Apolipoprotein E genotype and age-related myelin breakdown in healthy individuals: implications for cognitive decline and dementia.

TitleApolipoprotein E genotype and age-related myelin breakdown in healthy individuals: implications for cognitive decline and dementia.
Publication TypeJournal Article
Year of Publication2006
AuthorsBartzokis, G, Lu PH, Geschwind DH, Edwards N, Mintz J, Cummings JL
JournalArchives of general psychiatry
Volume63
Issue1
Pagination63-72
Date Published2006 Jan
ISSN0003-990X
KeywordsAge Factors, Age of Onset, Aged, Alzheimer Disease, Apolipoproteins E, Cognition Disorders, Corpus Callosum, Cross-Sectional Studies, Disease Progression, Female, Frontal Lobe, Genetic Predisposition to Disease, Genotype, Humans, Magnetic Resonance Imaging, Male, Myelin Sheath, Primary Prevention, Prognosis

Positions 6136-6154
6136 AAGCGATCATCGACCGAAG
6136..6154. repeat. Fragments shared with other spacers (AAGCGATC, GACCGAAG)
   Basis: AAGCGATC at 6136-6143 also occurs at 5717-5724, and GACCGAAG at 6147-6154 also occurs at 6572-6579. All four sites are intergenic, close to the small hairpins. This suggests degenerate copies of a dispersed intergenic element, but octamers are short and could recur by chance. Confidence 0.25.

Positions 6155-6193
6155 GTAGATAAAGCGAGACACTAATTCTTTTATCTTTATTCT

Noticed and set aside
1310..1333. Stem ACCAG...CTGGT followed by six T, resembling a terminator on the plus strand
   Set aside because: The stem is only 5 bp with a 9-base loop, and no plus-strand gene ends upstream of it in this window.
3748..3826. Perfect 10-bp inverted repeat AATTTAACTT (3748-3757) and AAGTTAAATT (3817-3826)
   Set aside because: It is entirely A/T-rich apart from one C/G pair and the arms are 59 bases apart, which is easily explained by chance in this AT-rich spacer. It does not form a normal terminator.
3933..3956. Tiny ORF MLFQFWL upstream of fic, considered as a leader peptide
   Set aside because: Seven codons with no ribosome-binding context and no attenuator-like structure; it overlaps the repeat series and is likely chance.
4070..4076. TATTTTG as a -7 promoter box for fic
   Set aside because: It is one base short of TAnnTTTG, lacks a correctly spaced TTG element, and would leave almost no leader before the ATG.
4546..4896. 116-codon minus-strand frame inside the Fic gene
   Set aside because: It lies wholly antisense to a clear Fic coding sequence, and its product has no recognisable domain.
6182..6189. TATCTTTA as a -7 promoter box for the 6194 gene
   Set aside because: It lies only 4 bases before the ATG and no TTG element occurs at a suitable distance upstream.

Abstract

Apolipoprotein E (APOE) genotype is the most influential Alzheimer disease (AD) risk factor after advanced age. The APOE4 alleles decrease and the APOE2 alleles increase age at onset of AD. Human and nonhuman primate data suggest that in midlife, the structural integrity of myelin sheaths begins breaking down, with an accelerating age-related trajectory most evident in the brain's later-myelinating association regions. This may result in a progressive "disconnection" of widely distributed neural networks that may underlie the age risk factor for AD.

DOI10.1111/j.1541-0420.2011.01736.x
Alternate JournalArch. Gen. Psychiatry